The theoretical models that underlie the simulation are sufficiently simple and generic to capture the fundamental theories for each of the elements of the DVE system, especially with respect to the “Driver” model. The reference approaches can be easily found in the literature (Rasmussen, 1986; Michon, 1985; Carsten, 2007).
Model and simulation characteristics
The simulation of driver behaviour shows the following characteristics:
As the overall requirements of the simulation associated to the driver model are of being predictive, simple and fast running, accounting for dynamic interactions, human errors, and adaptive behaviour, a very simple model (Cacciabue, 1998) has been implemented that respects the principles of the Information Processing System paradigm. The model is focused on four basic functions, namely:
The Driver model has been developed taking into account a set of (measurable) independent variables related to the dynamic conditions and of parameters that influence behaviour. Five parameters have been selected for the model under development, namely:
These five parameters are evaluated on the basis of observable/calculated variables at each time interval of the DVE interaction. Fuzzy logic and the relative correlations are applied. Decision making processes, mainly planning and error making, depend on the dynamic evolution of these 5 parameters and on traffic and vehicle behaviour.
The software architecture that sustains the SSDRIVE tool is based on DELTA3D and LUA as supporting platform and scripting language.
Utilising the options and means offered by these tools the following items are described and accounted for in the simulation:
Cacciabue, P.C. (1998). Modelling and Simulation of Human Behaviour in System Control. Springer-Verlag, London, UK.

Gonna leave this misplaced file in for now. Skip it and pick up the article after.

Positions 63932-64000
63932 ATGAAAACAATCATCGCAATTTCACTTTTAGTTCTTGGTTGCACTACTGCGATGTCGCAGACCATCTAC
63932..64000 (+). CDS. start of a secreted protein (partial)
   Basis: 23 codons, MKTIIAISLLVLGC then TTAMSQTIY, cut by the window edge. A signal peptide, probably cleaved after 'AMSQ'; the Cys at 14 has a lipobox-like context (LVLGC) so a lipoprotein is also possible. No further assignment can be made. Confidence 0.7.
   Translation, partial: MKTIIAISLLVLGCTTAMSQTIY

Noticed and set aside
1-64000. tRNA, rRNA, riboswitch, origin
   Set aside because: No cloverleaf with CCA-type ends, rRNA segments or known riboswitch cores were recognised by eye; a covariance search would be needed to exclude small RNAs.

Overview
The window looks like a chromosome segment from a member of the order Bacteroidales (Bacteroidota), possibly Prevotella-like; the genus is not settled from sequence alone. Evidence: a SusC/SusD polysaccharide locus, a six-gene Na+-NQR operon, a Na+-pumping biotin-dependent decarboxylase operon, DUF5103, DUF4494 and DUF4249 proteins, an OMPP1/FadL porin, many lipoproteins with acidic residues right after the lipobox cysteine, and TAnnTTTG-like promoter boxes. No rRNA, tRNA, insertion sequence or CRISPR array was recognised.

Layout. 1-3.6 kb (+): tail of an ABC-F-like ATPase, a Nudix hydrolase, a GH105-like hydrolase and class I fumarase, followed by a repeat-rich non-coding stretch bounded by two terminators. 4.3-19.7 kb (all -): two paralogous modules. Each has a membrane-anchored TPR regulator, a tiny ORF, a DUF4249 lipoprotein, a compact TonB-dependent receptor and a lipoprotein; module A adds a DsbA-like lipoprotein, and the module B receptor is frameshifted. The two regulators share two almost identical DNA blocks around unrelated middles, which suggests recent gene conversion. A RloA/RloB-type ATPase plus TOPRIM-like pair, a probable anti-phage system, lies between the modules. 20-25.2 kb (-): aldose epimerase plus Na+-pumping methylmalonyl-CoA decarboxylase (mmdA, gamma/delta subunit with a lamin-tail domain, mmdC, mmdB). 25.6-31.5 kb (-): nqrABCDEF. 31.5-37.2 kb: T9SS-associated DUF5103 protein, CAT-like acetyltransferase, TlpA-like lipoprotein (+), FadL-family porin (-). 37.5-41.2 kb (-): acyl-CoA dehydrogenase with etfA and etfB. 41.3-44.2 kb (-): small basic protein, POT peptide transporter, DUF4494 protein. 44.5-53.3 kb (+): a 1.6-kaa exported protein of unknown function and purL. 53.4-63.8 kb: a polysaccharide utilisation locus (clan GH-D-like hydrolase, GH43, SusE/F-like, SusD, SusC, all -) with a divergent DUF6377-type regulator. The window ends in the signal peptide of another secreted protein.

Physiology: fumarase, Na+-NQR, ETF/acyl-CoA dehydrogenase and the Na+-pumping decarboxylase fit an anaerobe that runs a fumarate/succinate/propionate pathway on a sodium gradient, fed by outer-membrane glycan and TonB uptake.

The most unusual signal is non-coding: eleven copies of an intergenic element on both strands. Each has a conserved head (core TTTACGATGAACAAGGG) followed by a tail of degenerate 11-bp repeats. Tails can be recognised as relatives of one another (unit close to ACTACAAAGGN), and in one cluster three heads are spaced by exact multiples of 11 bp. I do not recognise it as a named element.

Carsten, O., (2007). From driver models to modelling the driver: What do we really need to know about the driver? In P.C. Cacciabue (Ed.),
Modelling Driver Behaviour in Automotive Environments. Springer-Verlag, London, pp. 106-122.
Michon, J.A. (1985). A critical review of driver behaviour models: What do we know? what should we do? In L.A Evans and R.C. Schwing (Eds.)
Human Behaviour AND Traffic Safety. (pp. 487-525). New York: Plenum Press.
Rasmussen, J. (1986). Information processes and human-machine interaction. An approach to cognitive engineering. North Holland. Oxford.
Reason, J. (1990). Human Error Cambridge University Press, Cambridge, UK.
Delta3D: http://www.delta3d.orgLua: http://www.lua.org
In HILAS, KITE is involved mostly in Strands 2 (Operations) and Strand 4 (Maintenance).
In SENSATION, KITE is specifically involved in the Subproject SP 4 Industrial Applications, and in particular in WP4.6 Industrial processes supervision Pilots.
The general objective of this sub-project is to integrate SP2 sensors in multisensorial systems and use them to develop human operator hypovigilance detection and prediction to promote safety, comfort and Quality of Life SP4 includes three major areas of work:
Main expected results are:
In MODURBAN, KITE is specifically involved in the Subproject MODSYSTEM, and in Workpackage 23 Safety and availability conformity assessment process.
Within this WP the contribution of KITE focuses on the Human Factor aspects, and in particular for: Task 23.2: Human factor impact on functional and technical prescriptions:
In RANKERS, KITE is involved mostly in Work Package 2: Analysis of road safety infrastructures and WP 4: Recommendations for safe road infrastructures.
WP 2: The goal of WP 2 is to analyse the three road safety pillars in identified road segments, taking into account specific environmental and traffic conditions, through field testing with an experimental sensor vehicle. After the analysis phase this WP aims to recommend a set of safety measures as a modification of actual guidelines for the redesign of existing roads, constituting an extensive catalogue of road infrastructure safety recommendations. KITE is responsible for Statistical analysis and attainment of results for the identification of problems in the performance of Road infrastructure.
WP 4: This WP intends to develop recommendations for road signs and infrastructure supported by field and simulator studies, and translated into a directly infield application tool in the form of:
In VIRTHUALIS, KITE is involved throughout the entire Project in several Work Packages.
2013 © Copyright